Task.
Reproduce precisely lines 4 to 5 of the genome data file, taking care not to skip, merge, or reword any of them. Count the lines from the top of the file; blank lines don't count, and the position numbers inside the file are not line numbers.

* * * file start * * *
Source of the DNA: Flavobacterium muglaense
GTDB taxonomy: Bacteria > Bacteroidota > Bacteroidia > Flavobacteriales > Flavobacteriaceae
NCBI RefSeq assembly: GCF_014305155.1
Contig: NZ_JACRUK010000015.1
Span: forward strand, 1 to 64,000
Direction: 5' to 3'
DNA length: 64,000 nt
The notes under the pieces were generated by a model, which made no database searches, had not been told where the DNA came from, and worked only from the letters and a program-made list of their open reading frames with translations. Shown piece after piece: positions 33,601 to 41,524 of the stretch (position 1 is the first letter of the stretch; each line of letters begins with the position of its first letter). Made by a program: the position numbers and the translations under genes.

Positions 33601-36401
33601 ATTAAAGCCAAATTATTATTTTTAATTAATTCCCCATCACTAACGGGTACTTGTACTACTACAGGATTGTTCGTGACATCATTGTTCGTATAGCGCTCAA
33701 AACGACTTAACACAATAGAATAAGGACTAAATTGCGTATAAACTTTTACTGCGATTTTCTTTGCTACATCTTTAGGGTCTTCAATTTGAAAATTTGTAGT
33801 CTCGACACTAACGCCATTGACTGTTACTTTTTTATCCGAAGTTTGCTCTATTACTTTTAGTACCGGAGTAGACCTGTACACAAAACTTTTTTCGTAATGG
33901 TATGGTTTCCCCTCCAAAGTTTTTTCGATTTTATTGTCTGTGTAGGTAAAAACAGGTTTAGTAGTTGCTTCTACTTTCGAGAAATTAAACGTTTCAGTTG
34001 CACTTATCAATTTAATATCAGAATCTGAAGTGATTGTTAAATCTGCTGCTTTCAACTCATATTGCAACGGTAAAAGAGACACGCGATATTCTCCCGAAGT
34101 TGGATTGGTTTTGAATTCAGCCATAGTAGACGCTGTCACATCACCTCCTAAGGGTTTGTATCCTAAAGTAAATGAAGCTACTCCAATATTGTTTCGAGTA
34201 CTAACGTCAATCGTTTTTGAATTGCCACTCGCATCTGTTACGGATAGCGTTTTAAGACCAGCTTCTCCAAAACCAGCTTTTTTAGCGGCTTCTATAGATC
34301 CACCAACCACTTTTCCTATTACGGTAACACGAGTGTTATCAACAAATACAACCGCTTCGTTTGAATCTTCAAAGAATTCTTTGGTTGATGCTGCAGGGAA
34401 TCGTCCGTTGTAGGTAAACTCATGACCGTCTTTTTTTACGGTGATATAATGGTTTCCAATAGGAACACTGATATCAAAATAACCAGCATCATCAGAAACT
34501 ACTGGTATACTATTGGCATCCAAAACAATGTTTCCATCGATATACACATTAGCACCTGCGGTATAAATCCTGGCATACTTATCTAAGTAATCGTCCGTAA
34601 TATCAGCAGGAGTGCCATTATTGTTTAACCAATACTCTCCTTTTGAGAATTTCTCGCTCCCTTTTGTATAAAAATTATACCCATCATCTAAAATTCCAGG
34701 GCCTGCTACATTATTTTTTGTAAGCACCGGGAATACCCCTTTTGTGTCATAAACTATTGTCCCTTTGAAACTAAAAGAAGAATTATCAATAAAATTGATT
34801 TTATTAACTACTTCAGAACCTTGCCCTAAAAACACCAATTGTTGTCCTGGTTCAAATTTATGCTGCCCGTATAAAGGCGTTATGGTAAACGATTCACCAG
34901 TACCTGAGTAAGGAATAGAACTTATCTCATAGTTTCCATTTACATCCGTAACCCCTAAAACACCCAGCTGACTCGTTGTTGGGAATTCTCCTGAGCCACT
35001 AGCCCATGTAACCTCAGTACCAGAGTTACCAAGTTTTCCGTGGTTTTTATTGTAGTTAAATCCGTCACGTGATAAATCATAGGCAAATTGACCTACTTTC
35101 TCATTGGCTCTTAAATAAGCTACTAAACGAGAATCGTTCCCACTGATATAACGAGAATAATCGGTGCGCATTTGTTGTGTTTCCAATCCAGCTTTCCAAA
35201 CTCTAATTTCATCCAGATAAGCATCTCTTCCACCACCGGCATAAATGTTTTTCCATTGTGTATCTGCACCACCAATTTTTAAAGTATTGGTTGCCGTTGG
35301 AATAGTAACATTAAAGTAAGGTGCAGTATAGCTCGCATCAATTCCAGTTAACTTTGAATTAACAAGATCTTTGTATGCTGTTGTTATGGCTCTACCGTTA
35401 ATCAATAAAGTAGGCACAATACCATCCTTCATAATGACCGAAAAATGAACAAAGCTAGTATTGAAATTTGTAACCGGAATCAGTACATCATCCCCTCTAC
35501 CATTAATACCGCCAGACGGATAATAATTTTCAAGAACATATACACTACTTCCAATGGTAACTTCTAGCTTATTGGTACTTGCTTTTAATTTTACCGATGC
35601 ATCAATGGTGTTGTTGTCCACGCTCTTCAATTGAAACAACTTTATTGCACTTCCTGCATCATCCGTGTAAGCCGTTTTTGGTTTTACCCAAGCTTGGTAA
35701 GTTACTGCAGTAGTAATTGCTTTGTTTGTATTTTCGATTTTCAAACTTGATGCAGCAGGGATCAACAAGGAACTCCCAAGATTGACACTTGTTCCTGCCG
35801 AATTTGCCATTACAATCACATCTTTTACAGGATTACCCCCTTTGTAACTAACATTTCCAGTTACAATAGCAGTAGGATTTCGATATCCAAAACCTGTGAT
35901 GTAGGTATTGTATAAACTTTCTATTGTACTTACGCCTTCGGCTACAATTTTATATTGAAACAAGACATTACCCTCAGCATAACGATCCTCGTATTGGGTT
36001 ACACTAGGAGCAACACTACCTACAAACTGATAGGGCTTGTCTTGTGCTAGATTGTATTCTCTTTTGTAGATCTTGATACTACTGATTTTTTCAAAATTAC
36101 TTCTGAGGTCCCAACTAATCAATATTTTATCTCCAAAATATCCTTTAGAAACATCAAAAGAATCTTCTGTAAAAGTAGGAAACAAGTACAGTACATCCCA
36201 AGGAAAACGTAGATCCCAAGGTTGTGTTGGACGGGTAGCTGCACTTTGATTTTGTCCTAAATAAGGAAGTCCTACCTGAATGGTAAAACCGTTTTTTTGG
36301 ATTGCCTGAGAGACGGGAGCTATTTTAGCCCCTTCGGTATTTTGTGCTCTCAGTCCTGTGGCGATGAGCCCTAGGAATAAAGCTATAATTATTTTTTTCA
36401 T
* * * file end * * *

Contig: NZ_JACRUK010000015.1
Span: forward strand, 1 to 64,000